The Wikipedia section on ablative absolute gives these examples.
urbe captā Aenēās fūgit.
Ovidiō exule, Mūsae planguntur.
īrā calefactā, sapientia dormit.
dominō absente, fūr fenestram penetrāvit.
These (other than 'Caesare cōnsule') seem to fit the mold 'that done' in that we get a substantive followed by a modifier. (Please excuse the terminology if either 'substantive' or 'modifier' is reserved for something narrower or more technical in Latin grammar.)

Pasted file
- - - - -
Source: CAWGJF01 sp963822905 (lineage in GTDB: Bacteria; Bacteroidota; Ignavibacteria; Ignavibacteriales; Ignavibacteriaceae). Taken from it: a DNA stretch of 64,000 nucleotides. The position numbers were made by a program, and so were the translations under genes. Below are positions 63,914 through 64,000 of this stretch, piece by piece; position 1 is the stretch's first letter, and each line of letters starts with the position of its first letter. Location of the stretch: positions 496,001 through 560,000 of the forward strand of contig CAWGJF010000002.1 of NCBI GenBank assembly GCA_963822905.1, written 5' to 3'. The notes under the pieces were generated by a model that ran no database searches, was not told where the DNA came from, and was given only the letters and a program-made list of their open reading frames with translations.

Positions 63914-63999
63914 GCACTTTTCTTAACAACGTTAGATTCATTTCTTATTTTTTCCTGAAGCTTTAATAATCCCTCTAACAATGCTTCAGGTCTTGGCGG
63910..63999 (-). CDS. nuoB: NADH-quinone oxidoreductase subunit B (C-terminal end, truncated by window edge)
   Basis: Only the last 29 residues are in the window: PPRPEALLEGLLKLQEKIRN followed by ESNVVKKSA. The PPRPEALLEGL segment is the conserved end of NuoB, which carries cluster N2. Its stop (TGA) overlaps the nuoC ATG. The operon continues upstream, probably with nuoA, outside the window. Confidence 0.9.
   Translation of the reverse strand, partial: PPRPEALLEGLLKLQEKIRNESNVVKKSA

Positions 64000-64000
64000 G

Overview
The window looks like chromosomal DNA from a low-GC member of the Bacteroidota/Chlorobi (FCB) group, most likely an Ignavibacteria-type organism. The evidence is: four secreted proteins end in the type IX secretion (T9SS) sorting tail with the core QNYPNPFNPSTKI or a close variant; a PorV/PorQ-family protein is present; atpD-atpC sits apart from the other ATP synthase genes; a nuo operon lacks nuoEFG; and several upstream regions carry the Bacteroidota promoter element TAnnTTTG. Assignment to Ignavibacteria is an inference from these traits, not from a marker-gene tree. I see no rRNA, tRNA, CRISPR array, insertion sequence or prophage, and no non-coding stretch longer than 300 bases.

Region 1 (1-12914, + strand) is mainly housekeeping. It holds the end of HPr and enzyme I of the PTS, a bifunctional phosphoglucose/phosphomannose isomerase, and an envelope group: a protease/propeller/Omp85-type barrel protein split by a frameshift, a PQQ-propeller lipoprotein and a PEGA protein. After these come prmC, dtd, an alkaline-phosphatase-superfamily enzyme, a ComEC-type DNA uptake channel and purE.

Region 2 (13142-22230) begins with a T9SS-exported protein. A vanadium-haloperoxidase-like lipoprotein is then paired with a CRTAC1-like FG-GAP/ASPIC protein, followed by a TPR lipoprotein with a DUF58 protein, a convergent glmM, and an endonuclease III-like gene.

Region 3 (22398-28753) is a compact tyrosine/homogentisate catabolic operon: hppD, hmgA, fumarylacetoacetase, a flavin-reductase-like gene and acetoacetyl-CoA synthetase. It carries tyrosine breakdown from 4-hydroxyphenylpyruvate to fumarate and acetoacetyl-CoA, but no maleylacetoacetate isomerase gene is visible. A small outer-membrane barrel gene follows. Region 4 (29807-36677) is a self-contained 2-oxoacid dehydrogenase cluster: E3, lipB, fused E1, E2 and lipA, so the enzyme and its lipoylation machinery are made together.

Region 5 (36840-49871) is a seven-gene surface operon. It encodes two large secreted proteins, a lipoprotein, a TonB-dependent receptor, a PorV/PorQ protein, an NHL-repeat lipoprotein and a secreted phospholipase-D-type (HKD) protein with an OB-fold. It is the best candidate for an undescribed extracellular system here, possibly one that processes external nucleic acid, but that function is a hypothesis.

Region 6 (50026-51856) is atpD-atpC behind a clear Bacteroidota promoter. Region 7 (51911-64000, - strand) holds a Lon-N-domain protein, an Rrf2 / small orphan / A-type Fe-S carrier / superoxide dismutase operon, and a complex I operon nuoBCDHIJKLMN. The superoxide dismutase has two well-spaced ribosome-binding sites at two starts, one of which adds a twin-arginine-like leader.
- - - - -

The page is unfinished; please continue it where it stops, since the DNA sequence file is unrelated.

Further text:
Am I right to think that 'mutatis mutandis' is also of the same mold, except that the substantive ('mutandis') comes after the modifier ('mutatis')?
If yes to 1, what is motivating the reverse order? That is, why not say 'mutandis mutatis' after all the other examples? Does a rule say, for example, that a gerundive must come second?
If no to 1, how else then should I understand the phrase?
Please give other examples of an ablative absolute made of a passive perfect participle followed (or preceded) by a gerundive, if available.